and about nowadays people who’s mentally ill by only having “fortune” as their focus, I totally agree with that. sometimes i feel trapped too, on my daily schedule, working etc to get my bills paid at the end of the month. and i often thought that probably it’s harder for them who blinded by it. whether rich or poor. and some of them taking short cuts like this.
        that is , if it’s really the economic motives.

        we need some help. in general.

        • ara says:

          at least, this is not a light news for his families and friends..
          i feel totally sad when my grandpa was died. and cried a lot. He didn’t suicide, he died because of heart attack at his 70’s.
          still, it’s something i thought hard to accept. Any kind of losing of our family is hard.

  8. KrazyKoreanSuiciders says:

    In 2009 – Korea is in the No. 2 position for the highest suicides with 31.0 per 100,000 people per year. No 1 is Lithuania with 31.5 – don’t know how they count a half a person. Korea sure is competitive and likes to be Number 1 at everything.

  9. blah says:

    I agree with other posters here (Gordon, for once you actually posted a non-racist comment with some substance) that Korean society as a whole needs to reverse our mentality on how we view mental illness. Those who have it need to be helped, not ostracized and eventually driven to the fringes of society. We place too much emphasis on academic and career success, which is stressful enough as is when the economy is booming and jobs are plentiful, but absolutely disastrous when there aren’t enough jobs to go around for even college graduates holding multiple advanced degrees from top notch universities.
    In Korea, the reluctance to admit that one has a mental health problem, or to help those with mental health issues, are culturally rooted within the desire to protect one’s personal “honor” and to save face, and this is a serious underlying issue for not just Korea, but for many other Asian countries. A combination of government programs and resources dedicated to the support and treatment of people with mental health issues, public awareness campaigns that demystify and destigmatize mental illness (use popular Kpop idols for these, they’d do just as well raising awareness on mental health as they do in selling chicken), all of these would go a long ways to helping Korea lower our suicide rate. But perhaps most importantly, the government needs to work hand in hand with our business and academic sectors to alleviate those conditions which make the Korean public think that if we don’t send our children to hawkons 13 hours a day and get them into topnotch universities, they will not be able to get a job. In other words, do much more to provide gainful employment opportunities for the public and not make it such a bloodthirsty competition.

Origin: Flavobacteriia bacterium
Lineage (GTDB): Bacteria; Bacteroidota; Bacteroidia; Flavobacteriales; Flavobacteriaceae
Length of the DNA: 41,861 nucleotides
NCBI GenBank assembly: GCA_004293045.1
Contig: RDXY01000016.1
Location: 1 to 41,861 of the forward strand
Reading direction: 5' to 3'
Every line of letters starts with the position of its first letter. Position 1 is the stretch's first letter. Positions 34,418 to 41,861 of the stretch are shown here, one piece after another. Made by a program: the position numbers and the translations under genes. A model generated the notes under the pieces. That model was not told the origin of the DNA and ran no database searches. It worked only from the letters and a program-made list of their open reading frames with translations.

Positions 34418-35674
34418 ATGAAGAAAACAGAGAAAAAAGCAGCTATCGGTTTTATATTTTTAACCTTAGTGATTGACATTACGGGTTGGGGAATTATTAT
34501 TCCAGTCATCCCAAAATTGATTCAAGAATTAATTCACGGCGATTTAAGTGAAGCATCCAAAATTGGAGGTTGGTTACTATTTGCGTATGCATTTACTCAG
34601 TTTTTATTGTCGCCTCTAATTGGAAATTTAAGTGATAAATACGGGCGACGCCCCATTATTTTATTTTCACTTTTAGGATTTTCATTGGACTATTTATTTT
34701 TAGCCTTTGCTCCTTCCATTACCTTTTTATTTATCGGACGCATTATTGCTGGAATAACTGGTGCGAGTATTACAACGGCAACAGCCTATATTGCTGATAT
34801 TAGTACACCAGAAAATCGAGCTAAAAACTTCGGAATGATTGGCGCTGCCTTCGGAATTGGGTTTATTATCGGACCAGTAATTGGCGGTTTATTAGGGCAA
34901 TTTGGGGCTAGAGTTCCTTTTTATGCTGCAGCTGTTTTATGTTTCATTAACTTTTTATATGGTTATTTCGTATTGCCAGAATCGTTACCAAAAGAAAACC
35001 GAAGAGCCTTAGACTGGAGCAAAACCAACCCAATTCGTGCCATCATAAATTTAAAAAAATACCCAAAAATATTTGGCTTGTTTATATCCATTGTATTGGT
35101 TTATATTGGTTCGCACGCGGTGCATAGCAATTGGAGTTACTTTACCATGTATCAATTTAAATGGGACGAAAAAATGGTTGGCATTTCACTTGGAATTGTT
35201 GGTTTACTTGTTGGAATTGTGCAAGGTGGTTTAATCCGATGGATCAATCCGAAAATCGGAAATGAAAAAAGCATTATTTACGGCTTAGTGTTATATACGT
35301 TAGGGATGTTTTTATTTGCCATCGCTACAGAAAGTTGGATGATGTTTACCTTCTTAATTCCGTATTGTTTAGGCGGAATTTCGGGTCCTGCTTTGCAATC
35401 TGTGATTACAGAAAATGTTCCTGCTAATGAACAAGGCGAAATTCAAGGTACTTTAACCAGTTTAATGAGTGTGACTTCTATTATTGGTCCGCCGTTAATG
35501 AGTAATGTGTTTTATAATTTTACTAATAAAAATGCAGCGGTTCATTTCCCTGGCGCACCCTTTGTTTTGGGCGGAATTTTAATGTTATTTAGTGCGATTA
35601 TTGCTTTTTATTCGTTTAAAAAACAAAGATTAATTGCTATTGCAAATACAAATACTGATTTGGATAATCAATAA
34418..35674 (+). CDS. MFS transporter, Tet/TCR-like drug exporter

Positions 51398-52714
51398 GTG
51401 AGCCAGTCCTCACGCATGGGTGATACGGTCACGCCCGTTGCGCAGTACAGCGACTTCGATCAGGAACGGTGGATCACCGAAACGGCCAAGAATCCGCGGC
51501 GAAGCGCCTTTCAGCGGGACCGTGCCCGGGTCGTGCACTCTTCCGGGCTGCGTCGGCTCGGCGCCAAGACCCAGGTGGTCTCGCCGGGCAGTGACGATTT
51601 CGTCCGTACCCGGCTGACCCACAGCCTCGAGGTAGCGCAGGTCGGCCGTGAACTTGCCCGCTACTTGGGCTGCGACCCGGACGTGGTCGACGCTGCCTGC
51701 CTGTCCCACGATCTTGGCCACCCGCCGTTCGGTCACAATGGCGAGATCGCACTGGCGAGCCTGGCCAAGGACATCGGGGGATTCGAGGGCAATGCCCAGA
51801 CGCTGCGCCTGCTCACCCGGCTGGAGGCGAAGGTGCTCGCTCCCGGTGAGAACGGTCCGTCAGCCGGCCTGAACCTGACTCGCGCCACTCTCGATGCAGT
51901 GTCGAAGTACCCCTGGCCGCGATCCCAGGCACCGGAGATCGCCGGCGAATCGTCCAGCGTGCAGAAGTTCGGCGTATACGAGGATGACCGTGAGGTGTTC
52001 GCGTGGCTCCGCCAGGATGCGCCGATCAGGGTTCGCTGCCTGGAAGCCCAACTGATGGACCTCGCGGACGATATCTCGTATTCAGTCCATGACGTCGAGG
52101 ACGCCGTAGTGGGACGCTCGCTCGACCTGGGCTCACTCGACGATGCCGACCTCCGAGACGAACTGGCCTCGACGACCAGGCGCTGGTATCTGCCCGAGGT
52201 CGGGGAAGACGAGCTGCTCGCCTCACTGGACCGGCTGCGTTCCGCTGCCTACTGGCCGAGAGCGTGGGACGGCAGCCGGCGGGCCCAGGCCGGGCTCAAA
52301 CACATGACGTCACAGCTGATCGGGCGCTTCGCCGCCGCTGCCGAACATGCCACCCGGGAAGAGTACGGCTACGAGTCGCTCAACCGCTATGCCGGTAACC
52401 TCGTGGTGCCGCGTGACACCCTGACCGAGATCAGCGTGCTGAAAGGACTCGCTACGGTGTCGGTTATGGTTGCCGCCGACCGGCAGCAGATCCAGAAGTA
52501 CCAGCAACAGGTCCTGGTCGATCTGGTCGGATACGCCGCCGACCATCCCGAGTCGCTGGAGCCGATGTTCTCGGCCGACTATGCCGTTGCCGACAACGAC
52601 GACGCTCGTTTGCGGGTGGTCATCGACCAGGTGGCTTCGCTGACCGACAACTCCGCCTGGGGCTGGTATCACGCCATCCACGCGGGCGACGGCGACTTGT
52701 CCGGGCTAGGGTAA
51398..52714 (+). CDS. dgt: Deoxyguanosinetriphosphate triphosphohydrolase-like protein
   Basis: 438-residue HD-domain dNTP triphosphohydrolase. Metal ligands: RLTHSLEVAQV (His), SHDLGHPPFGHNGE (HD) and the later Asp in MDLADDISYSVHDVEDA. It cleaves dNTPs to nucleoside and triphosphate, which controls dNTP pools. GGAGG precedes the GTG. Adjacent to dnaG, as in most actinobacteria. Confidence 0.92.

Korea has come a long way from the days post-Korean war, the fact that we have been able to become an economic and cultural powerhouse in Asia less than 100 years after two back to back wars is something I think which we Koreans can be proud of. But it didn’t come without a cost, and I do agree that the time has come where we need to re-evaluate where we stand as a society and make the changes where they are clearly necessary.

    • I Agree - but be Beware says:

      You are correct when you state ” In Korea, the reluctance to admit that one has a mental health problem, or to help those with mental health issues, are culturally rooted within the desire to protect one’s personal “honor” and to save face, and this is a serious underlying issue for not just Korea, but for many other Asian countries”. I think it is more serious though in Korea.

      Moral of the story is be cautious of the Korea person you marry. I married what I thought was a nice Korean person – the mental issues were hidden for the same reasons as state above. Slowly but surely those mental issue arised and created many problems in the marriage that cost me my marriage and everything that I earned and worked hard for. Did that person & their family fraud me – yes I believe so. Did I love that person yes, but the issues and the craziness was too unbearible that it was extremely affecting my life.

      • blah says:

        I’m sorry you had to go through that. To be fair though, it’s wise to to be cautious of ANY person that you choose to marry, regardless of whether they are Korean or not. I hope you fare better with your next relationship.

      • Roger says:

        Blah is correct.’The darkness’ isn’t applicable to any particular race, we are all susceptible to it, and both women and men decide to suicide in lots of countries. I was reading about how in Japan there is a forest outside of Tokyo called the ‘hidden forest’ where people walk in there and tens of people a day take their own lives. There are trained people who roam the forest and try to prevent it happening and recover the corpses. They go here because they don’t want to be found and to protect their family honour.

        There seems to be a real connection between family honour and people taking their own lives which needs to be stopped. Even in the individualistic western countries, people do seem to still do it, but it’s caused by issues like lack of daylight in Norway, but in the west mental health issues are almost expected and people get the appropriate psychological help.

  10. cholygirl says:

    i hope that this will be the last,so sad to hear this news..

  11. pat says:

    All these people think there is no way out so its better than losing face or shaming family ?
    They need a safe place to go and someone to listen. Are all these people afraid of their parents and elders or their peers? Is failure THAT unacceptable in the culture? so sad. RIP.

    • blah says:

      Unfotunately, I believe that is the case. The reason why they take their lives if because they don’t see a way out. They’ve hit rock bottom, and do not perceive anybody in their circle of family, peers, or even acquaintances, that they can turn to. In all probability, most suicide victims in Korean believe that their honor or “face” has reached zero, and that committing suicide is perhaps a way for them to prevent it from going past zero into the negative realms. It is a sad, tragic situation that needs to be rectified.

  12. Dovey says:

    Wow, this is so sad. I hope I won’t have to read about another slew of suicides this year. 😦

  13. bianca san roman says:

    why did he did that???? i can’t imagine him hanging…….. he is so young…….. he could have his own family……….. i’m so shocked!!!!! but please rest in peace…….. i love him so much……… so sad!!!!!! 😦

  14. --myl says:

    i really dislike how KR neitizens are like this .. it just bugs me .. why end your life .. i know there are failures in life .. but you shouldn’t block the other things that made you happy .. i just don’t know why they have to react and act in this matter ..